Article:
An appeal for Irish Water to establish a code of conduct among its staff would help to defuse tension in neighbourhoods where meter installation is currently taking place, and would curtail potential flashpoints during future installations.
That’s the view of City & County Councillors John Hearne and Jim Griffin (SF) who met with Irish Water officials at the Council’s Menapia Building yesterday Monday, where they urged the company to pursue “the most prudent path forward” in estates and neighbourhoods throughout Waterford.
Speaking to The Munster Express, Cllr Hearne re-iterated his long held view that the stand-offs which had developed between Irish Water staff and residents in Tramore over the past week was “a political as opposed to a policing issue”.
He said: “I’ve said it more than a few times, and I’ll say it again: you cannot force a policing solution onto a political problem, and what’s gone on has placed the Gardaí in, at times, an unfair position. Sinn Féin is not anti-Gardaí: we engage with the Guards day in, day out so anyone suggesting we’re up for a fight with the Guards is talking rubbish.
“I’ll put it like this: if you stick a ‘No Milk’ sign in your window, then the milkman isn’t going to leave a few litres outside your door that morning. If you stuck a ‘No Meter’ sign on your window or front door, I think the message is pretty clear: such a household has no truck with Irish Water and do not wish to engage with them,” he said.
“What I cannot understand, and I know it’s a view shared by my fellow Sinn Féin Councillors and Cllr Blaise Hannigan (Ind) for that matter, and fair play to Blaise, he’s been out with us in Tramore over the past week, is to see people being treated in such a manner by employees of a company who ought to be actively and sensibly engaging with residents.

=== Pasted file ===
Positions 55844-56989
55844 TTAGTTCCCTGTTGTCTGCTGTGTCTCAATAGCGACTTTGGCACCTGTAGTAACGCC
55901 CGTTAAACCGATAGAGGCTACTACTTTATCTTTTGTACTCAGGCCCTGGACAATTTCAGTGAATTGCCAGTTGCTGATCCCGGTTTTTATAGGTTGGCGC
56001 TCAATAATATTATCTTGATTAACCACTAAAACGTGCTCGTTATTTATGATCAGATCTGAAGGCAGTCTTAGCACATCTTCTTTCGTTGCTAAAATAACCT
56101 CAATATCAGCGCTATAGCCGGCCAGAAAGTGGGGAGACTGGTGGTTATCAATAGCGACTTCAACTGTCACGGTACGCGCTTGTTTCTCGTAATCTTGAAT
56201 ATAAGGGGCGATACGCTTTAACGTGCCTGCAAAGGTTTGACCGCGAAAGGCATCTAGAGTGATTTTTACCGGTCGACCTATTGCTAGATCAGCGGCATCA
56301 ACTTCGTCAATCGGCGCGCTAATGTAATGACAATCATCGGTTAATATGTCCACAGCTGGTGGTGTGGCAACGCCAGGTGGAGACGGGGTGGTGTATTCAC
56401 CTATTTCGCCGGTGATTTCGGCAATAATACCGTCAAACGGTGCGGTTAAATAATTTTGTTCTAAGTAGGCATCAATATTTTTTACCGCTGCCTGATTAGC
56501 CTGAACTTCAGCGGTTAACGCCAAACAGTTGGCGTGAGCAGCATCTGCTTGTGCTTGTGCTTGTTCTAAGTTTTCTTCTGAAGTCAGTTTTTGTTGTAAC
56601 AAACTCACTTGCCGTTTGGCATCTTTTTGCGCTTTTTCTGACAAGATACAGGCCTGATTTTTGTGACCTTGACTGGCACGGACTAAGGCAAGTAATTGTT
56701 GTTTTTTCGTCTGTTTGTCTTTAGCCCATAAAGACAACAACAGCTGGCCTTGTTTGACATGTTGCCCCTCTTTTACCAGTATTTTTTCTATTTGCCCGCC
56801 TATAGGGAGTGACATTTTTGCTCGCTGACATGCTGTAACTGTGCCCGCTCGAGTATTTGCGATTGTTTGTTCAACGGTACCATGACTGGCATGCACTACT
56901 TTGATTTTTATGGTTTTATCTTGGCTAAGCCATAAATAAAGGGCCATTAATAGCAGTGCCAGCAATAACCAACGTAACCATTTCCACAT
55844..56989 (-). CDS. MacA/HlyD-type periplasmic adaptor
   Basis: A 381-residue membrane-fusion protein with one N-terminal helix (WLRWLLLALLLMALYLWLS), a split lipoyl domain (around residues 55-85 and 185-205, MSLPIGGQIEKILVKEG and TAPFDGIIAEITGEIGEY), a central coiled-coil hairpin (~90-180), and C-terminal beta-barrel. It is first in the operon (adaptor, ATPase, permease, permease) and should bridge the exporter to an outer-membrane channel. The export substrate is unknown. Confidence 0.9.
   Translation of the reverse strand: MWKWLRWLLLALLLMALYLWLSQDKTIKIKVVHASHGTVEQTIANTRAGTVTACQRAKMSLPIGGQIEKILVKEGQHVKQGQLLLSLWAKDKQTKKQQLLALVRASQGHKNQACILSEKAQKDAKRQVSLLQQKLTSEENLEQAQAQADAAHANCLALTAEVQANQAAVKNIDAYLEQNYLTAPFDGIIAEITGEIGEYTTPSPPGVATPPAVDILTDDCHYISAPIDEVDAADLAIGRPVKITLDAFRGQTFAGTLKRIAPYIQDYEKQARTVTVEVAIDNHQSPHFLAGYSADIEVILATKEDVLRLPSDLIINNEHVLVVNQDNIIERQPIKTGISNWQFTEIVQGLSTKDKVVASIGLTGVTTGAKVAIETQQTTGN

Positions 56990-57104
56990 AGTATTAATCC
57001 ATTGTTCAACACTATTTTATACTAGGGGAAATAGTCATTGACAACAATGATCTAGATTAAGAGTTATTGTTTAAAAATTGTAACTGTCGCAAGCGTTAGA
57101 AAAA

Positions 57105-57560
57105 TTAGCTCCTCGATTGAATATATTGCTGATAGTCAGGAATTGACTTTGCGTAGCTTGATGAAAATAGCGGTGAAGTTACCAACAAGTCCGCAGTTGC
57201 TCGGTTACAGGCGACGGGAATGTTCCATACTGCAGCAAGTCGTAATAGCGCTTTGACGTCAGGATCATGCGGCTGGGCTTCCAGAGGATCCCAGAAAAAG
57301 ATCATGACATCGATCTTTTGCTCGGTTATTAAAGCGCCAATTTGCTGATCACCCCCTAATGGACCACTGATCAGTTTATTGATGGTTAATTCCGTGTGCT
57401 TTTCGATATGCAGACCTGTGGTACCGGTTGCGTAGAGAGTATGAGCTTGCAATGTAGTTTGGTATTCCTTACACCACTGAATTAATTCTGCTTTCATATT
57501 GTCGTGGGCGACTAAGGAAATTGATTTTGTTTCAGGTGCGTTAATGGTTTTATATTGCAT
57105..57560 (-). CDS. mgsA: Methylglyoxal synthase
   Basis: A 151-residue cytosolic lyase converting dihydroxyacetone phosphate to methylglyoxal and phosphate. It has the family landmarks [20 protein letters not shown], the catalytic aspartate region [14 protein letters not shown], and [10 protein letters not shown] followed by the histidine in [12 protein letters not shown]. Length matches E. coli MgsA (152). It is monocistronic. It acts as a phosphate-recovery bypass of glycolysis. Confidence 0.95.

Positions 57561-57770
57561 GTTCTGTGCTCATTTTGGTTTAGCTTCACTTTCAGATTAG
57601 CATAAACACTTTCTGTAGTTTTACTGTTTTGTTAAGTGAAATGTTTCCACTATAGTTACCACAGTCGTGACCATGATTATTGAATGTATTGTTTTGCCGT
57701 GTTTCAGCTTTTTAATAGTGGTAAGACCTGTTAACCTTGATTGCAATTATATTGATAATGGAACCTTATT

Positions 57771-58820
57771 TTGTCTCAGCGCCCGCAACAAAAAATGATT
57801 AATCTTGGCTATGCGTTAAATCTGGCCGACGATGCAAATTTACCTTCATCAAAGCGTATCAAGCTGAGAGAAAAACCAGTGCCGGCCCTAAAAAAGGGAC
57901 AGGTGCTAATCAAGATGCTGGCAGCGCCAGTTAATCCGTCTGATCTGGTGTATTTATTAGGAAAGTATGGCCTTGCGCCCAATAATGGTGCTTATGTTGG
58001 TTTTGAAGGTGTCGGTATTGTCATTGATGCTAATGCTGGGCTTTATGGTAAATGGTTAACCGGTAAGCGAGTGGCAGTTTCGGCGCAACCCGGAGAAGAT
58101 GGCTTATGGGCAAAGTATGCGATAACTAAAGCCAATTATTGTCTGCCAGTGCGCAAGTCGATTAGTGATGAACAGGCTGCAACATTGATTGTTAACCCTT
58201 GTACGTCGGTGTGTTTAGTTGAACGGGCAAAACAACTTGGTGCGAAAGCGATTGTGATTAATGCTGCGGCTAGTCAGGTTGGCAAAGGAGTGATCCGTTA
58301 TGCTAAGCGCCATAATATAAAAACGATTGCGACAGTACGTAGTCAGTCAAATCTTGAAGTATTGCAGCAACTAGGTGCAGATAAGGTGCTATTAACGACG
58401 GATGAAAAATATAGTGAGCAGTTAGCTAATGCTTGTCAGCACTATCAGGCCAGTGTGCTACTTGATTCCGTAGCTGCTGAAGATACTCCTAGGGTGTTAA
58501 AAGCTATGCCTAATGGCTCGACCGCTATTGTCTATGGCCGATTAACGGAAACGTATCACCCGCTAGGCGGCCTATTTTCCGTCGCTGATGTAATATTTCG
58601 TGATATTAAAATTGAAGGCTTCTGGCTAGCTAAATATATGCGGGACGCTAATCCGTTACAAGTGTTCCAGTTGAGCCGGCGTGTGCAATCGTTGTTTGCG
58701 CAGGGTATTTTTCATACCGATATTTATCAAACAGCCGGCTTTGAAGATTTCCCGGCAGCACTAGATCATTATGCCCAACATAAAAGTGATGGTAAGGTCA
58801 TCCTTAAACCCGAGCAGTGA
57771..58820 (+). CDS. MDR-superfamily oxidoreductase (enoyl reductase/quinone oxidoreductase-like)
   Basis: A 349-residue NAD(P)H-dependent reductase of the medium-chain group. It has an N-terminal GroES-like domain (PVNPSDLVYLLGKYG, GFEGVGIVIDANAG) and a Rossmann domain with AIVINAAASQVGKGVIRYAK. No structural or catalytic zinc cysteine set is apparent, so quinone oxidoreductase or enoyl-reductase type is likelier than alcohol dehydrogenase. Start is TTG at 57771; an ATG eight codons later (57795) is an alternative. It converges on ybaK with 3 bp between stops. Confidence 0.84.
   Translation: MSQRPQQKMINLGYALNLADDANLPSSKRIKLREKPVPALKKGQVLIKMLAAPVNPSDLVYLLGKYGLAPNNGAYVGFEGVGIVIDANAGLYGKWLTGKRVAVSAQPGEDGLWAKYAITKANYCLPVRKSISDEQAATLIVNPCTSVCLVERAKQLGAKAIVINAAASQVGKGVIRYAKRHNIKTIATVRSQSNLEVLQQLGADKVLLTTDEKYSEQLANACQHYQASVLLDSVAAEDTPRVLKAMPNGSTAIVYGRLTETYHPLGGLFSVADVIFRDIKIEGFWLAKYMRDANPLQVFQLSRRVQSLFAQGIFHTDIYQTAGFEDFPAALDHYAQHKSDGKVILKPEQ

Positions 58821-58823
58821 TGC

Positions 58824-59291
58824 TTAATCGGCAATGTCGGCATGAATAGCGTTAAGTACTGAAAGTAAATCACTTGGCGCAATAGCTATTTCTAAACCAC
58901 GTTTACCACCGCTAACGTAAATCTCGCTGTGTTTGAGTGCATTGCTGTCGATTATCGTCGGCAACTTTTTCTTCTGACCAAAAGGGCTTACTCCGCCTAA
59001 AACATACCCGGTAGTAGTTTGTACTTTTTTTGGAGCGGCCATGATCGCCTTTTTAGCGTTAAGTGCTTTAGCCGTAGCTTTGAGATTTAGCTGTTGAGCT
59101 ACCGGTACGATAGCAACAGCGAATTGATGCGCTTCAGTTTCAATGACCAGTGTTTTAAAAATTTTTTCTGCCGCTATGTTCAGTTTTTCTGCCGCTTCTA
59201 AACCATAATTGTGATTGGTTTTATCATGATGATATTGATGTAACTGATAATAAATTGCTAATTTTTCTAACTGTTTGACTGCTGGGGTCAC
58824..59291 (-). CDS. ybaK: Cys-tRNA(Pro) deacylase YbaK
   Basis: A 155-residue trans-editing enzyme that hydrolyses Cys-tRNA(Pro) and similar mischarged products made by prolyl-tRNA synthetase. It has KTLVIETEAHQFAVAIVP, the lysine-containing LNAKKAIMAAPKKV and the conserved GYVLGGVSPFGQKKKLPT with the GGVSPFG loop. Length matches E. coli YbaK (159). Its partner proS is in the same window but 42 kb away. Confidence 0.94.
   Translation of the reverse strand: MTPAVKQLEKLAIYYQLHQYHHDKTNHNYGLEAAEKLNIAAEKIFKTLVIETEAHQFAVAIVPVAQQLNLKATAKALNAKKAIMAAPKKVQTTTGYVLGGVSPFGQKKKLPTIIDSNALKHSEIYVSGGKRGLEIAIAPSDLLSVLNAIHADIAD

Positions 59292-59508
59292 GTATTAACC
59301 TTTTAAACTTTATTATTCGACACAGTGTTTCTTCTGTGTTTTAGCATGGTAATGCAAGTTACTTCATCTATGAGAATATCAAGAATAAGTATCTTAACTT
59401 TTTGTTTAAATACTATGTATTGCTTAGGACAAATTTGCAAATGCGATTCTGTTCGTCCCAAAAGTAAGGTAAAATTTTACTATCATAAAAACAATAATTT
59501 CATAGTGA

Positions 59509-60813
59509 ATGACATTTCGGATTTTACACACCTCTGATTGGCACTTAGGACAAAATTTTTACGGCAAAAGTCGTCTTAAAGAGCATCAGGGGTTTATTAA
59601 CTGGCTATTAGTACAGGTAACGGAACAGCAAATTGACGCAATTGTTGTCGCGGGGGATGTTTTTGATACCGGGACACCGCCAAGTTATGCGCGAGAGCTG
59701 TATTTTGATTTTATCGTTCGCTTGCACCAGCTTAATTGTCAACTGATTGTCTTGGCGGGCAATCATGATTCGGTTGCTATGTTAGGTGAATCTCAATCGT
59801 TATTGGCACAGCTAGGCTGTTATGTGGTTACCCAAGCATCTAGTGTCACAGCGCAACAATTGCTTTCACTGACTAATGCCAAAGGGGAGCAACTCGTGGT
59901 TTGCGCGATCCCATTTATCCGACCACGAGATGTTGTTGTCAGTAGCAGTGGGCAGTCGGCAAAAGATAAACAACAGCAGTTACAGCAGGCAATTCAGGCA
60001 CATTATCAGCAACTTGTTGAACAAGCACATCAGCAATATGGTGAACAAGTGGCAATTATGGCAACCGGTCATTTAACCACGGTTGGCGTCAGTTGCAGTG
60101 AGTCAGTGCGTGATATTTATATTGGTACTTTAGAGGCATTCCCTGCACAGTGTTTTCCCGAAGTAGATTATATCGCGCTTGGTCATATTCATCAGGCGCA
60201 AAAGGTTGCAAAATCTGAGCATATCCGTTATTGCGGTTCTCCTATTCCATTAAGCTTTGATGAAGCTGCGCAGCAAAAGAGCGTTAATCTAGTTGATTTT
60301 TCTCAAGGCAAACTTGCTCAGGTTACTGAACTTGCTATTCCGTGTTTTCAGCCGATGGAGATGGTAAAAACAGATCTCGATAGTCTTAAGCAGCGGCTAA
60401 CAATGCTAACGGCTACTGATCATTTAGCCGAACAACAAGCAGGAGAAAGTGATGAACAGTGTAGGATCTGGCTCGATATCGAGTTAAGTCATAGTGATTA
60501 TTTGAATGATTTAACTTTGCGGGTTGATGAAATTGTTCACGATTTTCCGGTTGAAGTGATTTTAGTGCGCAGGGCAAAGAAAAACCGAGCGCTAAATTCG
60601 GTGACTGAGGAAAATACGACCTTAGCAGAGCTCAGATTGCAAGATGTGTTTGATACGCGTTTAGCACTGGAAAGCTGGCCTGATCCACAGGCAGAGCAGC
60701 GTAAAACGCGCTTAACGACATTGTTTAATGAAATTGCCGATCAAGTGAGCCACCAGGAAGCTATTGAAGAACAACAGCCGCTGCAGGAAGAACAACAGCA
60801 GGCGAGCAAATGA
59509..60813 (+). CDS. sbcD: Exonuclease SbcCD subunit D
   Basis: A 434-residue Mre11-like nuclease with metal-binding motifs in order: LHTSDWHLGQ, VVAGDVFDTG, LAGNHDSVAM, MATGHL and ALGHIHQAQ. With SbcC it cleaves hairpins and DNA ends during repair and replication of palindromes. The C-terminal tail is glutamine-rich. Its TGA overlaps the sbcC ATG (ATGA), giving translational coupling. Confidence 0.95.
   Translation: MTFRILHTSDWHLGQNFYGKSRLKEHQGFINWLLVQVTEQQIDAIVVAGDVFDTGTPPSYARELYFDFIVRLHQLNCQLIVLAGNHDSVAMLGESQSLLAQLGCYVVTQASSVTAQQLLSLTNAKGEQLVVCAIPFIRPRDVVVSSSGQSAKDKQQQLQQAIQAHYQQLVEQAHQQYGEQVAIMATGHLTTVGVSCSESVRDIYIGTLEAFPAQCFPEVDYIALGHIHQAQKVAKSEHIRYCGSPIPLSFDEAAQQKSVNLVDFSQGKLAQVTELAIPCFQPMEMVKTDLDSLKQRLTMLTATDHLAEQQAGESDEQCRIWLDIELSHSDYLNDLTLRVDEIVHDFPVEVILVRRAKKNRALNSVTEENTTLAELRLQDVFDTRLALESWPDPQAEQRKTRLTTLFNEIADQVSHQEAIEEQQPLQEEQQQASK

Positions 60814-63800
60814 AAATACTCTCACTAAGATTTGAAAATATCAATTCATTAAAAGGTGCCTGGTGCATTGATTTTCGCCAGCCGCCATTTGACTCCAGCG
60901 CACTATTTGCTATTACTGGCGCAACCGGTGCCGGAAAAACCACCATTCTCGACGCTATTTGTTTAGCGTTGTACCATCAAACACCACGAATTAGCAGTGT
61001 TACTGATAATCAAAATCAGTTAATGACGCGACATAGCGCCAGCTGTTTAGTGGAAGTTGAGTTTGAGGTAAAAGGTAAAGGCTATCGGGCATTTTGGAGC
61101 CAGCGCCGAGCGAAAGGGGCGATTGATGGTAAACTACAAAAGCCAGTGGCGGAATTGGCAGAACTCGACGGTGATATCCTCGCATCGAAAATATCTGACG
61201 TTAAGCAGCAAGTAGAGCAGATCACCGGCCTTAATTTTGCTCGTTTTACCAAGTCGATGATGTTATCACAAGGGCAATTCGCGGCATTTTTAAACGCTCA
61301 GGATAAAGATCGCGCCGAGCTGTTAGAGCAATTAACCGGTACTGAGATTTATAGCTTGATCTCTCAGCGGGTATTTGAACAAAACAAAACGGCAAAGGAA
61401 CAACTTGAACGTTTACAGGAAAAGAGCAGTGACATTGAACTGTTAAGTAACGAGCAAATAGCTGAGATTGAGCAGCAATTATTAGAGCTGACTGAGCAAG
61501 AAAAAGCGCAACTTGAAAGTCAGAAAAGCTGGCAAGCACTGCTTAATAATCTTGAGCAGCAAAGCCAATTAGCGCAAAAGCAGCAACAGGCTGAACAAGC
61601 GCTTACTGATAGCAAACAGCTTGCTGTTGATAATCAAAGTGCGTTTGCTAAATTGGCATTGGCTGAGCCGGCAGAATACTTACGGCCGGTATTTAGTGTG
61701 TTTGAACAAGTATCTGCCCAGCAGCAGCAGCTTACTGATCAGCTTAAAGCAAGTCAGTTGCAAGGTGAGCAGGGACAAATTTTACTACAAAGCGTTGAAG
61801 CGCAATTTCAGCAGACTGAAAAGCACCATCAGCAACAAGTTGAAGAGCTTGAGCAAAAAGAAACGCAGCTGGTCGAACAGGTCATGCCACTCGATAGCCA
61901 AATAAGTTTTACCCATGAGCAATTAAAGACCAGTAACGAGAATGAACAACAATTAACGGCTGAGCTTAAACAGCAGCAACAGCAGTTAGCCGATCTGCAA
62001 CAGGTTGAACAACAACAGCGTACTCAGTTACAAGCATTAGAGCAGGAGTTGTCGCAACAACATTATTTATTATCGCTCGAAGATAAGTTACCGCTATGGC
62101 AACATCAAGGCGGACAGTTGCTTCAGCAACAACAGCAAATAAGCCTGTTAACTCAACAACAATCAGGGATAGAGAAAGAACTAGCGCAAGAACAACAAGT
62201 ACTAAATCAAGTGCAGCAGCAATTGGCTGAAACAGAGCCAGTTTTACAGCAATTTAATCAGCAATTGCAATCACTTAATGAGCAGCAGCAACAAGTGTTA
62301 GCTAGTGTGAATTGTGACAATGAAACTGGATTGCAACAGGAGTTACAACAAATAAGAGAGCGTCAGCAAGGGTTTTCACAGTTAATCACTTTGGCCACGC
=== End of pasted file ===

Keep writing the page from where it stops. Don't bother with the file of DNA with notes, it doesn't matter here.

“After all, Irish Water believes that everyone eligible for this unjust charge is, in effect, a customer of theirs. Well to refuse to pay heed, acknowledge or listen to a customer, to me, seems like a very strange way to do business.”
Cllr Hearne claimed that if certain Irish Water staff continue “to go about their business in such a hostile way, then when they go elsewhere into estates, be it in Tramore, the city or anywhere else for that matter, they’ll be sitting on a tinderbox”.
He added: “I think wherever anyone stands on the matter of the charge, we’re all agreed on one thing: peaceful protest is a right we all have, it’s a fair, legitimate right we all have as citizens of this State. But so many people in all manner of estates, be they working or middle class, are getting rubbed up the wrong way with the way they’ve been treated up to this point.
“So what I would like to see Irish Water doing is to start listening to residents. In other words, if someone from Irish Water went through neighbourhoods with a clipboard and a map if necessary and simply asked the question: do you want a meter installed or not, then in advance of any meter installers coming into a neighbourhood or an estate, that those staff, before they’ve started digging anywhere, know exactly where they’re welcome and where they’re not.
“And if that’s established, then I don’t see how you’d have much in the way of stand-offs or anything like that, and you’d also have an end to the huge waste of Garda resources that we’ve seen right around the country over the last few months.”
Appealing for some “common sense” from the Government and Irish Water, Cllr Hearne, who addressed a meeting in O’Shea’s Hotel on Friday evening, said there was still “a better way out of all this”.
“Scrapping the charge would be the best outcome for everyone, of course, but we know the Government is wedded to it. However, we’re not too far away from an election so we’ll see what the people have to say when it comes to the ballot box a few months from now.
“Irish Water have already agreed to give residents two days’ notice before any of their contractors start work.
“But when someone makes it clear that they don’t want a meter, and God knows, having a ‘No Meter’ sign stuck on your front door or window is about as plain a message as anyone can give, surely the company ought to respect the wishes of those residents?
“And if they were to go door to door in advance of installers going into a neighbourhood, and they established who wanted a meter and who didn’t, wouldn’t that make sense?”